Independent movie studio The Weinstein Co. has restructured its debt by temporarily giving the rights to 200 movies and about US$233 million ($330 million) in receivables on those films to Goldman Sachs and its partner Assured Guaranty, according to a person familiar with the matter.

The person spoke on condition of anonymity because the matter was meant to be confidential.

Under the deal finalised this week Goldman Sachs and Assured will be paid US$115 million by Ambac Financial Group, which had initially insured Goldman Sachs' loan to the company.

The Weinstein Co. was weighed down by interest payments on about US$500 million in debt. The deal frees the company of that debt while giving it the use of a new credit line for US$100 million from Goldman Sachs to produce new movies, according to the person.

The receivables are estimated to flow into Goldman Sachs over four and a half years. The Weinstein Co. will further manage those 200 movies, for a fee, until they produce about US$100 million more to pay off the loan completely. At that point, the rights to the library of films will revert back to the studio.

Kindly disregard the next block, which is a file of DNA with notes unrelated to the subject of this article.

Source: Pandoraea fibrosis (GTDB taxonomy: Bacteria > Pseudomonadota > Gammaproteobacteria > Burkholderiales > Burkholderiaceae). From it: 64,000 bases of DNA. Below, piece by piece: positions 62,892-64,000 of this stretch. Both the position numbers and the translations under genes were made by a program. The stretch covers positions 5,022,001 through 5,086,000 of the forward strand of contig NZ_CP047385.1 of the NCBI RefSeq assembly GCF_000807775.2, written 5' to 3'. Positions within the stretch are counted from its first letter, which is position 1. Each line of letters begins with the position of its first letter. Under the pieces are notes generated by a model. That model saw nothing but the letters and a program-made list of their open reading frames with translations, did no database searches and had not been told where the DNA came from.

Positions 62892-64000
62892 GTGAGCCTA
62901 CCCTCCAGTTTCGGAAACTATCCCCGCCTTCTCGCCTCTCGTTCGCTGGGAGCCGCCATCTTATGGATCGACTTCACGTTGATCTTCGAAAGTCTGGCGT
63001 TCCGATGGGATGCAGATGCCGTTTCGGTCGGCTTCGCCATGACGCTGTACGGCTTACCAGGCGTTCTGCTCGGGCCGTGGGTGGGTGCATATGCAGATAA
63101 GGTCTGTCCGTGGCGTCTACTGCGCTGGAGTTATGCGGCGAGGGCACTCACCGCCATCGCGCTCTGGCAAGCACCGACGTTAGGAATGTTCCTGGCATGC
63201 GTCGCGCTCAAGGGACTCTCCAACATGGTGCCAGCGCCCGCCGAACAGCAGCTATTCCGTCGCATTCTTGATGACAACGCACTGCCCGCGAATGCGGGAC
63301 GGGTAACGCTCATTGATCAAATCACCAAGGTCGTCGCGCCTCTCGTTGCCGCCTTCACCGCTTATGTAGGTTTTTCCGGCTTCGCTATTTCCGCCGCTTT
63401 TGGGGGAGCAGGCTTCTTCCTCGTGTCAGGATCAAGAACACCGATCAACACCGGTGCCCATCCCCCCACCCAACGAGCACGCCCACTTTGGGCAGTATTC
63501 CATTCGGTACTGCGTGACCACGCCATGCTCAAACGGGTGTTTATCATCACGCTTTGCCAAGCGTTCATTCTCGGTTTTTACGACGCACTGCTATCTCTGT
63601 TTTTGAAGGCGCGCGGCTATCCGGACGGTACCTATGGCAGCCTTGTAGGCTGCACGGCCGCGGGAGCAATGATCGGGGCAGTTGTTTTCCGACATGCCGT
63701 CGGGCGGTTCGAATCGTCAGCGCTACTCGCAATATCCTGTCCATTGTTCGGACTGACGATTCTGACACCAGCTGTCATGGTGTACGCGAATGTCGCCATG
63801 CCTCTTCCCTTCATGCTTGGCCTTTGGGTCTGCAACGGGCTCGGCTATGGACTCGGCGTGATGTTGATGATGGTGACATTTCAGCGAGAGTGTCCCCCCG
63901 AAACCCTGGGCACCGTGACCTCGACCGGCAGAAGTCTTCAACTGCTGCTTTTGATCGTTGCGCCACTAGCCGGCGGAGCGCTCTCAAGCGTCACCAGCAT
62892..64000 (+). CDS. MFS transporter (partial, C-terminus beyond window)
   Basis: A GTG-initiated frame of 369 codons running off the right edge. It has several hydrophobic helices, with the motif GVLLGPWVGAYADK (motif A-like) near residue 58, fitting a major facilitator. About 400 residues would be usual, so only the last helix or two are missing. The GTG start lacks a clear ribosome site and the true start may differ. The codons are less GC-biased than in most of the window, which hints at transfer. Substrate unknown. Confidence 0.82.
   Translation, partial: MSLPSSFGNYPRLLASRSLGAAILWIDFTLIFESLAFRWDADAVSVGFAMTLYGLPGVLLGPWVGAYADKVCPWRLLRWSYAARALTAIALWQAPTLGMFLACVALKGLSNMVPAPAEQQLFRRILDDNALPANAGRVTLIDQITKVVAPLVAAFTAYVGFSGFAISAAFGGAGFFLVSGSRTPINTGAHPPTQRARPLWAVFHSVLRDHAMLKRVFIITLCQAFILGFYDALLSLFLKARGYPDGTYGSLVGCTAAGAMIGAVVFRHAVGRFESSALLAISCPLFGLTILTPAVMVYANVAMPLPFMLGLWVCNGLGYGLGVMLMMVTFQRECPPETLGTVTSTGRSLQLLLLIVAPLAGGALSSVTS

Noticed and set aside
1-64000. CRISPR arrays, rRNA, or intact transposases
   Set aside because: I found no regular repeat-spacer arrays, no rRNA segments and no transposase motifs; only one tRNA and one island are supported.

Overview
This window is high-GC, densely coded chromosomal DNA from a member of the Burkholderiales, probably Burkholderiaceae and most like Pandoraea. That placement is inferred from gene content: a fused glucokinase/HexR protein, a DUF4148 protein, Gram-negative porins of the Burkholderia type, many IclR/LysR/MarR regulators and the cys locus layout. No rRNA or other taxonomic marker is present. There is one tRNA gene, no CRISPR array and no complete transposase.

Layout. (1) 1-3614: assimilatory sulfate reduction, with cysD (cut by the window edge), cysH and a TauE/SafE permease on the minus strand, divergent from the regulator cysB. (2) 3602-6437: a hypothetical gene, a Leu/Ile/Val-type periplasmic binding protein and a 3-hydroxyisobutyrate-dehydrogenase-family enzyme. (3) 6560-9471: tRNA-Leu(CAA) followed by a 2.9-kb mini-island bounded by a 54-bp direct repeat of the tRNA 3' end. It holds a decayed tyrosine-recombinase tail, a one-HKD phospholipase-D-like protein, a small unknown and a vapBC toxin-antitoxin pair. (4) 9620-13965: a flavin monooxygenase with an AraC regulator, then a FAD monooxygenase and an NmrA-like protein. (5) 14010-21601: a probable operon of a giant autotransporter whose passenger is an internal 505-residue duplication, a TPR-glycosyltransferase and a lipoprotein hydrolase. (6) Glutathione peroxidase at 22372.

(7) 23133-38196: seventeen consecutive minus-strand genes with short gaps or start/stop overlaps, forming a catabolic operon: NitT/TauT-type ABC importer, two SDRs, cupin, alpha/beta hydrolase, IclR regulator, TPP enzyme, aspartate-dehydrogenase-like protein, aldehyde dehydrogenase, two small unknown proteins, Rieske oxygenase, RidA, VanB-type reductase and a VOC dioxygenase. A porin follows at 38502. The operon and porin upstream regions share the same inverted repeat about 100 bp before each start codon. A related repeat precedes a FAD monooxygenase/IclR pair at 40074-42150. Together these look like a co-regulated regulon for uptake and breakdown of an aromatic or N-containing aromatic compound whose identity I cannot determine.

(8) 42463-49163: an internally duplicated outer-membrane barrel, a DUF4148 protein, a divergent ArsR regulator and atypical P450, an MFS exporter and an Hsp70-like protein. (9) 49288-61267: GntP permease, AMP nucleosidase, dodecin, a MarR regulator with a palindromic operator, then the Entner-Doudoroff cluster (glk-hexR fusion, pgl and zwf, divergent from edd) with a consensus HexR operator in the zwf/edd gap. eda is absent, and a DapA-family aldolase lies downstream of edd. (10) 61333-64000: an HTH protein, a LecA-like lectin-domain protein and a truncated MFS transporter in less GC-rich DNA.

Among the older titles put into the deal are Oscar winners The Reader and Vicky Cristina Barcelona and the 2007 reboot of the horror franchise Halloween.

Meanwhile, The Weinstein Co. keeps 150 films including Inglourious Basterds, Scream, and an upcoming slate of films including Piranha 3-D.

The transaction gives Goldman Sachs the ability to recoup most of the value of its loan to the studio, while Ambac capped a potential liability of US$450 million on the loan guarantee that would have been due in 2014 as it seeks to avoid bankruptcy.

Brothers Harvey and Bob Weinstein founded The Weinstein Co. in 2005 with about $1.2 billion in equity and debt after an acrimonious split from The Walt Disney Co. Disney bought their Miramax Films label in 1993, but had kept them on as managers.

Their new company has had trouble winning over audiences, and hits such as Inglourious Basterds and Scary Movie 4 have been offset by such duds as the big-budget musical Nine.

- AP